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One Inch Project, Numbers 9-17

I'm better at painting these one square inch paintings than I've been about posting them! I'm still having fun exploring these tiny ones. They're very dependent on high contrast, strong shape welding and color to succeed, and not so much on teeny details. When I hit all the marks they're quite convincing, despite being so small.  Number 9. white trees Number 10, mesa shadow Number 11, purple sky Number 12, cloud shadow All four of the above are painted on Arches 140 lb cold press paper. It's a delight to paint on, as it absorbs water and has a nice light texture that allows for enough detail.  The paintings below are all on Bristol smooth, which is much harder paper that lets the paint stay on top and results in a little more tiny detail touches.  I cut the paper to 4"x4", and of course the images are 1"x1" in size. I tape the edges, so sometimes you'll see a teeny bit of a bobble where paint escapes the edge. I don't mind that, since
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One Inch Project: Experiment

  This painting was an experiment done to see if I could use loose edges on a one square inch painting. It got a lot larger than one square inch--probably closer to two square inches, give or take. The paper is 4" x 4".   That's part of the nature of experimentation, of course, just trying it to see if it works. I'm actually very encouraged by this one. I like the painterly edges, which seem to give it a sense of movement, adding to the exuberant feel.  So I think I'll play around some more, respecting the scale more carefully, to see if I can retain the joy, energy and drama in this transitional piece.  I expect some future paintings will have neatly taped edges, while others escape, depending on what each painting needs. 

One Inch Project, Number 8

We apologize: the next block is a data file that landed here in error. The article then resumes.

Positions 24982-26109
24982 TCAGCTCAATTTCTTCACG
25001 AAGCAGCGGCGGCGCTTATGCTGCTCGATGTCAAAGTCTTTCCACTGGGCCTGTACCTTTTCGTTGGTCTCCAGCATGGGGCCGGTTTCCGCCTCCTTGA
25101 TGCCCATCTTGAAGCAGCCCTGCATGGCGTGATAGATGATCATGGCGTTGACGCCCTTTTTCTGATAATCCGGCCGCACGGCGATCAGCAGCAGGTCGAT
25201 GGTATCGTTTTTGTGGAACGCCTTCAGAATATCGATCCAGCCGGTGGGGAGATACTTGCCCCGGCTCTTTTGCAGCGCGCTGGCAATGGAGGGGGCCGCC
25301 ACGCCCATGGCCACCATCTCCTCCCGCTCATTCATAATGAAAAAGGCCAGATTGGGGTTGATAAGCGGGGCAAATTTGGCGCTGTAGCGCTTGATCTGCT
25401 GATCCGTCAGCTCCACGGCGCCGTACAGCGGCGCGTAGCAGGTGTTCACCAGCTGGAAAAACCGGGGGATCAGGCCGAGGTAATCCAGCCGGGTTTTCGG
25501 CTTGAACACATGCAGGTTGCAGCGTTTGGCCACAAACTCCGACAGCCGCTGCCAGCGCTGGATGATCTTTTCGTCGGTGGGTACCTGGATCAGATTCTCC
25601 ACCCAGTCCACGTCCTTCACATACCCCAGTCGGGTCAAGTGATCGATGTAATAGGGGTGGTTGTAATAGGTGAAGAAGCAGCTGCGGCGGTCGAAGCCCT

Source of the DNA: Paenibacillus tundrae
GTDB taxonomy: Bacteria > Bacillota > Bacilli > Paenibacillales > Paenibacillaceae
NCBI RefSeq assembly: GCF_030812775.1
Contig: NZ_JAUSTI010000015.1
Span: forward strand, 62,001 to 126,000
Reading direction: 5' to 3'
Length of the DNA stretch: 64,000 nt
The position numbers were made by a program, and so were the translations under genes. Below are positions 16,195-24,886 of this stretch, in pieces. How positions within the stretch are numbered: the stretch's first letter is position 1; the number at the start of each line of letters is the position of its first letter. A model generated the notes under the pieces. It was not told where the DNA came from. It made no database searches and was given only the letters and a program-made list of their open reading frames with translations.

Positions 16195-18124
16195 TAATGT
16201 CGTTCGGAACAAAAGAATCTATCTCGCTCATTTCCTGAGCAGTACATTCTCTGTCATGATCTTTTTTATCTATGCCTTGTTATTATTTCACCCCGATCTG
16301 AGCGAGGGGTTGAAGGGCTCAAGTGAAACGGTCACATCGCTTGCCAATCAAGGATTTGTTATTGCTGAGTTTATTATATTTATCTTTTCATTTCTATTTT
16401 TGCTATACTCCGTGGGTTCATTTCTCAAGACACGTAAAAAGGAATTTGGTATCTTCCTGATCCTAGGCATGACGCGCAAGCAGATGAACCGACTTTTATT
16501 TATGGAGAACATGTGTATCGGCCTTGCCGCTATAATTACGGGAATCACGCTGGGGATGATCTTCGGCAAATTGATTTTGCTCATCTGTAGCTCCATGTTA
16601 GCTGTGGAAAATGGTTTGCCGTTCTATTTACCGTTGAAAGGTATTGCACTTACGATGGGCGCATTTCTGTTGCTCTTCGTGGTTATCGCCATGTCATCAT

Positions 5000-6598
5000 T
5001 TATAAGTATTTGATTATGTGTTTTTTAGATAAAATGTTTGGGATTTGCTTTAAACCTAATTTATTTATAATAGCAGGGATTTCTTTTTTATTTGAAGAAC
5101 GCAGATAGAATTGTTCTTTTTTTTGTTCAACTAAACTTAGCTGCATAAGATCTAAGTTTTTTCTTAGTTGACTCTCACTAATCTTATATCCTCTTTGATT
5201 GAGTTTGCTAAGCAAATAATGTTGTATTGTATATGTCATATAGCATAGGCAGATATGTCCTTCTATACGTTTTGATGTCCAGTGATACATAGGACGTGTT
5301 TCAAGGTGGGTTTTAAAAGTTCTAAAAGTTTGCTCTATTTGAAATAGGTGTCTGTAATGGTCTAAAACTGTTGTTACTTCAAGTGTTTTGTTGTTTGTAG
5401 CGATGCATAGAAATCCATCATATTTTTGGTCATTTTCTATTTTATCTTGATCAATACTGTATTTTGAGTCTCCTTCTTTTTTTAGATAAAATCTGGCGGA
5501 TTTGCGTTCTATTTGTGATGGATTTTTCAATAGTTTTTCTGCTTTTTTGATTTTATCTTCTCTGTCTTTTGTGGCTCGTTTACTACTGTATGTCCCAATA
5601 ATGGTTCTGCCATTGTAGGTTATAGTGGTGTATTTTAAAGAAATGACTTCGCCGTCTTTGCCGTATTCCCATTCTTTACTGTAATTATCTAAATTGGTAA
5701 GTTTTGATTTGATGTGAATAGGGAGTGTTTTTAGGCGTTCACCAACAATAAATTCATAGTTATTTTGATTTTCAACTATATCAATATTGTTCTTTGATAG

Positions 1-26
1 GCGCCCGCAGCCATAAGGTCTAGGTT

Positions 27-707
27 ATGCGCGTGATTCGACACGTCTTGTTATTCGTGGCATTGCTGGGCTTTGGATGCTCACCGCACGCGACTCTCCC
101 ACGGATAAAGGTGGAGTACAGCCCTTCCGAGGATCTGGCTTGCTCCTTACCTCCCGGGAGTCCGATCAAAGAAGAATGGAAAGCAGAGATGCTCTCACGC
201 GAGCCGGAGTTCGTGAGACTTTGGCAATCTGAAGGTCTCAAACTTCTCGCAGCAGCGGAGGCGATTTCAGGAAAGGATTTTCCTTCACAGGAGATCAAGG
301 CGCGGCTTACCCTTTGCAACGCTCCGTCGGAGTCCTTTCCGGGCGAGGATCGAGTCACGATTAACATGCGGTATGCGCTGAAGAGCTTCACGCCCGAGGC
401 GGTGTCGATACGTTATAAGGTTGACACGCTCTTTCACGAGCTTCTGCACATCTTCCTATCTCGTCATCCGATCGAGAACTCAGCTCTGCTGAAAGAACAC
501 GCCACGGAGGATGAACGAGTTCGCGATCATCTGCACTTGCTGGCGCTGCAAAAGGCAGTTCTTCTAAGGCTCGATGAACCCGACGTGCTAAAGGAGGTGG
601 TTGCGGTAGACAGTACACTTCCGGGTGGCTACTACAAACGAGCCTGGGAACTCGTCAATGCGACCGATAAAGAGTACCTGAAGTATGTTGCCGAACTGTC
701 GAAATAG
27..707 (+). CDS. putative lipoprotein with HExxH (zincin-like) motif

Number 8 is unique because I masked off the edges with tape. It worked just fine, but only because I had the self-discipline to resist removing it before the paint was dry. I like the way the sky gradates from light up to dark, yet looks bright blue, which is so typical of New Mexico. Gouache on Arches 140 lb cold press, 4"x4" outside edge, image 1"x1".  

One Inch Project, Numbers 6 and 7

In painting number six I started with the blue wash in transparent watercolor, then made a mix of pale orange and white gouache for the distant clouds. I like to mix grays from all kinds of colors, basically combining complements until I have the shade I want. I used different mixtures for the paler gray clouds and the warm gray foreground trees, varying the tone to suggest more distance in the gap. My favorite bit is the telephone pole! That took two tiny, quick strokes and telling myself to STOP!  Number seven also began with a wash, but I created the bright blue with a dab of white gouache and blue watercolor. I used a bit of the mixed grays already on my palette from number six, with some darker blue added. The greens are a mix of sap green with orange, and a bit more hooker's green for the darks. I particularly like the way the funny brush made leaves dotted against the sky and clouds.  These are the brushes I routinely use for the one inch paintings. I start every one of them

One Inch Project

As I mentioned yesterday, I decided to make 100 of these one inch paintings. It sounds like a lot, I know, but they're so tiny that I usually paint at least two per session. In making that many I believe I'll have an opportunity to resolve issues as they come up and find some new and innovative approaches.  So here's number three, which is on Bristol Smooth. I like the way the paint pools and moves on top of this harder paper. It doesn't absorb as much, making it more immediate. That makes it kind of unpredictable, of course! But that's part of the fun.  Number four, also on Bristol Smooth. I used transparent watercolors for these. Some of the pigments stain more, some granulate, others are more transparent. It pays to learn how your colors work. I enjoyed the delicate color and touch of the blue sky color and the pale yellow blended below it. The secret is that the bright lemon yellow at the horizon was dropped in at the very end.  Number five, again on Bristol Smo

Smaller Still

I'm starting a personal challenge, painting one hundred of these postage stamp sized paintings!  During the time of Covid isolation I haven't painted consistently. I've experimented with various things, trying to find my voice again. It wasn't until I hit on this little idea that the sparks started to fly again. It uses skills I've already developed but I have to adapt them to the scale.  Number one, one inch painting. Watercolor.  Here's number two. Watercolor.  I have a lot to learn. I'll share my journey here.   

Distilled from a Photo

This composition was inspired by a photo, but quite distilled. The orange against the blue and those chunky green strokes with the yellow just seemed like enough, so I stopped sooner than later. I'm pleased with the blocky mesa, typical of New Mexico, where I live. There's a sense of sunlight through the broken sky that was incidental, but like any artist I built upon it as it happened. Watercolor, 2.5" x 3.5" on Strathmore 140 lb hot press paper. I painted it using Daniel Smith color dots (sample colors).